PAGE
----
Skip to main content
January 21, 2019

Cefra farm’s birds and crocodile meat

A crocodile at Cetra farm /MARTIN RWAMBA
A crocodile at Cetra farm /MARTIN RWAMBA

When I was invited by friends to a farm that keeps reptiles and birds, I turned down the invite. But as I disconnected my friend, another one called and mentioned crocodile meat, and I gave in.

Off to Ndagani market along Chuka Meru road, a few kilometres from Chuka town in Tharaka Nithi county.

I was looking forward to fresh crocodile meat, which I had never tasted before.

I got to Cefra, a farm filled with beautiful creatures. It is owned by a banker, Franklin Riungu, but run by Barnice Wambui, 26.

Wambui says she has a passion for bird farming and has a strong background in livestock keeping.

As we wait for the crocodile meat to boil, Wambui takes us through the farm, which sits on a three-and-a-half-acre plot.

“We have crocodiles and a good number of exotic, ornamental birds from China, USA and South Africa, among other countries. We plan to continue breeding as many crocodiles as we can to attract more visitors like you,” she tells us as we step into a wet blanket.

Wambui says the blanket is soaked in a disinfectant, which kills germs that one might have stepped on along the way.

The economics graduate from Chuka University says crocodiles require proper care and space to thrive.

“The bird sanctuary is always a wow factor for visitors, who enjoy birdwatching, and the crocodiles occupy different ponds, according to their ages,” Wambui says.

Another space is set aside on the farm for growing vegetables and fruits to feed the birds, and this in turn cuts the cost of feeding them.

Wambui says they get higher orders for the crocodile delicacy, especially during the weekend, but the ones that are in the farm are for breeding, tourism and educational purposes. 

“We have customers and visitors coming from all corners of this beautiful country and abroad to taste crocodile meat,” she says.

 HOW IT STARTED

Riungu was not on the farm during our visit, but we spoke to him on the phone.

He said starting such a venture is not a one pocket affair. He got the first stock from a crocodile farm in Karen, and that is where his interest to rear reptiles was born.

He did not divulge further details, saying Wambui would give us all the information we needed.

Wambui said one must apply for a permit from the Kenya Wildlife Service to be allowed to operate such a farm. Agency officers must confirm that one has the capacity to run it.

“They must ascertain that you will be able to feed the crocodiles appropriately before they issue you with a permit,” she says.

The crocodiles are fed once a week, since they go for long periods without hunger, since their digestion takes time.

After almost an hour learning about crocodiles, we get to the birds. The exotic birds add colour to the farm. Their bickering makes the farm so natural, you would think you were in a forest.

As Wambui takes us around, showing us the more than a thousand birds, she tells us the birds are for training farmers and promoting domestic and international tourism.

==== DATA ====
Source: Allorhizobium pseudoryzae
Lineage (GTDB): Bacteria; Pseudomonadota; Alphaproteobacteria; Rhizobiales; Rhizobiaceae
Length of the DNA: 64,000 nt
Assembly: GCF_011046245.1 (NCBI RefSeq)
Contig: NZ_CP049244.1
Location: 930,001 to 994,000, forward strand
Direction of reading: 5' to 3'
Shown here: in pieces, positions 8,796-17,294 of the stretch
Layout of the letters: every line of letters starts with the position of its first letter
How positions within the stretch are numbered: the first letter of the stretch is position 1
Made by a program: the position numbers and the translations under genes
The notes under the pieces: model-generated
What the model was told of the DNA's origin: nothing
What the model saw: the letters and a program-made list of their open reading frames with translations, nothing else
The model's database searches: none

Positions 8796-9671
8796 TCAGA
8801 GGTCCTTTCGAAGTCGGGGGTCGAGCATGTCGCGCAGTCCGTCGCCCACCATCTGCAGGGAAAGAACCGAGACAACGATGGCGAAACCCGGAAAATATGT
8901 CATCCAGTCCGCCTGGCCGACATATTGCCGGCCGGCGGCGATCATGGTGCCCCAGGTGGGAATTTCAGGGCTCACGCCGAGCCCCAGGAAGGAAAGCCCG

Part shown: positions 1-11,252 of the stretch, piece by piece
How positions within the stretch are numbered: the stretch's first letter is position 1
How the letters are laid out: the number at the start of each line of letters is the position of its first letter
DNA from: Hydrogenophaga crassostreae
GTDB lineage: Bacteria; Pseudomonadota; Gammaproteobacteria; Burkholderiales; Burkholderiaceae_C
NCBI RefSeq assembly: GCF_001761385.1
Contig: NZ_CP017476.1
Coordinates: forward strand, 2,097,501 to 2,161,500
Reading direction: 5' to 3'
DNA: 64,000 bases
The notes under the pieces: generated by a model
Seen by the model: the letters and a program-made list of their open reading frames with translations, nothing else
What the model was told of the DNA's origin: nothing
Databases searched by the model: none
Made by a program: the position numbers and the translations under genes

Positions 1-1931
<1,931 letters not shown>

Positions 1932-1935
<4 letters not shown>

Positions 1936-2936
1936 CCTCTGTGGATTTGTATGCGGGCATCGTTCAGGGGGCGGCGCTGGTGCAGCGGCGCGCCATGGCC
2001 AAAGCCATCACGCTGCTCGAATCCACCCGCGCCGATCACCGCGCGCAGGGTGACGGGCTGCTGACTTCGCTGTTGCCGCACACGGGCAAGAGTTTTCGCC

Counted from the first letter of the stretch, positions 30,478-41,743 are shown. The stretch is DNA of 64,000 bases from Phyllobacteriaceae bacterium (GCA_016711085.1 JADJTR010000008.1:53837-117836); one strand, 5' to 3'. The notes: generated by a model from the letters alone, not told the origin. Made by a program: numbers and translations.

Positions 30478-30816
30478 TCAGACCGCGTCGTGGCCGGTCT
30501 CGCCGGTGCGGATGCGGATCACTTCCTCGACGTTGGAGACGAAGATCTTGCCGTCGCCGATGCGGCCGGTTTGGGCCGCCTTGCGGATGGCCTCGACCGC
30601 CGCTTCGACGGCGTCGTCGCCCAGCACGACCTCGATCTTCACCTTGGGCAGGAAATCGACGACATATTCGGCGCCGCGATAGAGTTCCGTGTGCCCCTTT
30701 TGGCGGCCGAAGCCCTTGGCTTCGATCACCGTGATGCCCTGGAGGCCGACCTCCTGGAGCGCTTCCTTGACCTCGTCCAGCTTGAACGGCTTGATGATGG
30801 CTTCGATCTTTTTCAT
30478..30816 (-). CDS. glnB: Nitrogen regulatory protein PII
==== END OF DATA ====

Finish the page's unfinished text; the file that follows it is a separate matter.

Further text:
“I would encourage farmers from this region to try bird farming. They are more profitable than the dairy cows and goats,” she says.

The farm boasts of birds like the Ring necked pheasant, the Frizzle, Silky, gorgeous peafowls among many more.

There are also a number of ostriches and tortoises.

“We also have jersey giant, Cayuga duck, vulturine guinea fowl, Egyptian goose, Fan tail pigeon, love birds, and American pekin,” Wambui says.

The birds are a major tourist attraction, and farmers and students from nearby universities gain a lot from learning at the farm.

The birds consume little food compared to local kienyeji chicken.

“A frizzle can lay approximately a hundred eggs in a year and one egg goes for Sh,200,” Wambui says.

The farm also trains farmers on poultry farming.

She says that she has more than twenty farmer groups from Tharaka Nithi, Meru and Embu counties have been trained at the farm.

As we left the birds, Wambui told us they have amazing character traits. Birdwatching is a good stress reliever. 

She said that they are fed on daily bases on vegetables, fruits and all kinds of grains.

After farmers get their training, Cefra farm supplies them with fertilised eggs.

The farm has a training hall where they train farmers on poultry farming and tissue culture banana farming.

The farm boasts of a plant laboratory where they produce tissue culture banana seedlings for sale. 

Wambui urges the youth to turn to bird and other types of farming, instead of relying on white collar jobs that are hard to find.

She also urges parents to encourage their kids and teenagers to visit the place during the upcoming holidays and enjoy the scenery and the recreation centre that is almost in completion. 

For the sake of visitors coming from outside Tharaka Nithi county and other countries, Cefra has a modern accommodation facility and an entertainment joint. 

“Crocodile meat is very nutritious and tasty. Try it," she says as we are served.

Poll of the day